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Increased computer capacity to enable URI scientist to develop improved hurricane intensity prediction model

Media Contact: Todd McLeish, 401-874-7892

Grants awarded from NOAA, NOPP

NARRAGANSETT, R.I. – March 11, 2010 -- Past efforts to develop the most accurate hurricane prediction models have been hampered by a lack of adequate computer power to run the models.

A new $20 million project funded by the National Oceanic and Atmospheric Administration aims to rectify that issue, and a University of Rhode Island scientist expects that one result will be a significant improvement in forecasters’ ability to predict the intensity of severe storms.

“The development of the next generation of hurricane prediction models will be fundamentally different from those in the past because no longer will we be faced with limited computational capabilities,” said Isaac Ginis, a professor at the URI Graduate School of Oceanography whose coupled air-sea models have been among the most accurate hurricane prediction models used by the National Hurricane Center over the last decade.

“Since the National Hurricane Center uses several models to create its forecasts, each model must be able to run on a computer in one hour for it to be useful. In the past this has been a major limitation,” he said.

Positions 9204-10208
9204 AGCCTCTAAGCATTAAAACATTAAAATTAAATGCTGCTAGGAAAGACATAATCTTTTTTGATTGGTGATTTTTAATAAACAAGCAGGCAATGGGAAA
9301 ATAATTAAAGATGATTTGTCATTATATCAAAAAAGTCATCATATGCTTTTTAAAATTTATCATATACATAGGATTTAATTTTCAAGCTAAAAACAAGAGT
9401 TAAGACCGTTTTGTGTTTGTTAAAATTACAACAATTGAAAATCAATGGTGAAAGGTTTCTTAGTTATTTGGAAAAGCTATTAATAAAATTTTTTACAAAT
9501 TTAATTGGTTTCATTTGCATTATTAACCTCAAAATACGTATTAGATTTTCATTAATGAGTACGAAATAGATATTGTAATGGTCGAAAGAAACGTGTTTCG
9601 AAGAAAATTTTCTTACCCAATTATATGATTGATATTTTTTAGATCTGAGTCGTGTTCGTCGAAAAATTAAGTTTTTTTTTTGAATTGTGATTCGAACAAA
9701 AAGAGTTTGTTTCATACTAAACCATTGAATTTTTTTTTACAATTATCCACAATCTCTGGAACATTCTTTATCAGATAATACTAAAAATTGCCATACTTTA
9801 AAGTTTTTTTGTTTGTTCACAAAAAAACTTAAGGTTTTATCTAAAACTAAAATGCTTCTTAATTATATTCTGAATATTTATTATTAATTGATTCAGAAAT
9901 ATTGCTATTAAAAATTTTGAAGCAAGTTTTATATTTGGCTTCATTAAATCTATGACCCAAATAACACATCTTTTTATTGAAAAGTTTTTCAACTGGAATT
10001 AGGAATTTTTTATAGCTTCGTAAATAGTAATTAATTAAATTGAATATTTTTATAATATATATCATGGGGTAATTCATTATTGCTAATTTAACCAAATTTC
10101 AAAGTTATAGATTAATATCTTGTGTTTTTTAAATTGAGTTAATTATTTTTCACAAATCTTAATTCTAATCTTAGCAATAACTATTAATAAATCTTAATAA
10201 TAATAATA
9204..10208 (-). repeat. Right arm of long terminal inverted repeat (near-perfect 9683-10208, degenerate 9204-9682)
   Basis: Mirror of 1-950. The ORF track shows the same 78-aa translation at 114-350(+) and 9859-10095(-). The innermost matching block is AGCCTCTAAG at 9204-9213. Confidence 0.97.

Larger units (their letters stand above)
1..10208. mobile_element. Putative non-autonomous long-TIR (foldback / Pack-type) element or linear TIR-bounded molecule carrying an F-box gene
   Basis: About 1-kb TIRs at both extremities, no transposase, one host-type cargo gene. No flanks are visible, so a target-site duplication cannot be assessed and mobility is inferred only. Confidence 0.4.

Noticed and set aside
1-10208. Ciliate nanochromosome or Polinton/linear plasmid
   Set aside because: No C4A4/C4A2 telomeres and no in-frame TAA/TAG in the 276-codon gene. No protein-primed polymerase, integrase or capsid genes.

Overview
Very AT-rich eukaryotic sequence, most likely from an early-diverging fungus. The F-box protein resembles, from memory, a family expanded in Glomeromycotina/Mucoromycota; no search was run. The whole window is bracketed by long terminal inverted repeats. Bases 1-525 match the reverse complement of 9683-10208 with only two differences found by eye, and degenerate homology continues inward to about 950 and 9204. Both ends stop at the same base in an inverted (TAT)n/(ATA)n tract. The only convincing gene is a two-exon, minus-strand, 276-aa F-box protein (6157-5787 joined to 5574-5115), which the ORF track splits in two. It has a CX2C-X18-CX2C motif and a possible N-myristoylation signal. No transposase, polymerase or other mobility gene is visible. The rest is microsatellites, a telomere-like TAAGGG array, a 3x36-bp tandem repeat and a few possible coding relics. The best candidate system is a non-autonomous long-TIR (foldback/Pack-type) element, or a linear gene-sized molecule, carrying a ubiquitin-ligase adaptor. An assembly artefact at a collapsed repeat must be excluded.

Ginis said that a powerful new supercomputer recently became available at the National Center for Atmospheric Research in Boulder, Colo., that will enable scientists to develop more accurate models.

“In order to simulate a real hurricane, we must factor in wind speeds and air and sea temperatures and other data at certain locations, and the smaller the distance is between those locations the more accurate the model will be,” Ginis explained. “Currently, the spatial resolution is about 10 kilometers, but the optimal resolution is 1 to 2 kilometers or less, which would require a huge increase in computer resources.”

NOAA’s Hurricane Forecast Improvement Project will provide the necessary computer resources while also funding the development of new hurricane intensity models by the leading hurricane scientists in the nation. The project will provide Ginis with about $300,000 per year to continue his research.

Ginis was the first scientist to demonstrate the significant role the ocean plays in the formation, path and intensity of hurricanes. Using data collected from aircraft, satellites and ocean buoys, his models significantly improved hurricane predictions in the Atlantic Ocean and Gulf of Mexico in the last decade.

The new supercomputer will also enable Ginis and other hurricane scientists to factor in additional physical processes into their models, like the effect that sea surface waves and sea spray droplets have on storm intensity.

“Heat from the ocean makes a storm more intense, and friction from waves makes a storm weaker, so to predict hurricane intensity we must calculate the heat and the waves,” Ginis said “Current models frequently overestimate the intensity of weak hurricanes and underestimate the intensity of strong hurricanes because they don’t accurately predict waves and sea spray generated by wave breaking.”

In addition to funding from the Hurricane Forecast Improvement Project, Ginis and colleagues from 10 other institutions have been awarded a $2.1 million grant from the National Oceanographic Partnership Program to create an air-sea interface software module that will allow hurricane prediction models to be used by the U.S Navy, NOAA and private organizations with an interest in hurricane forecasting. The URI share of the grant is $610,000.

The program is a partnership of government agencies, academic institutions, and private organizations to support research that can be applied to commercial and government uses.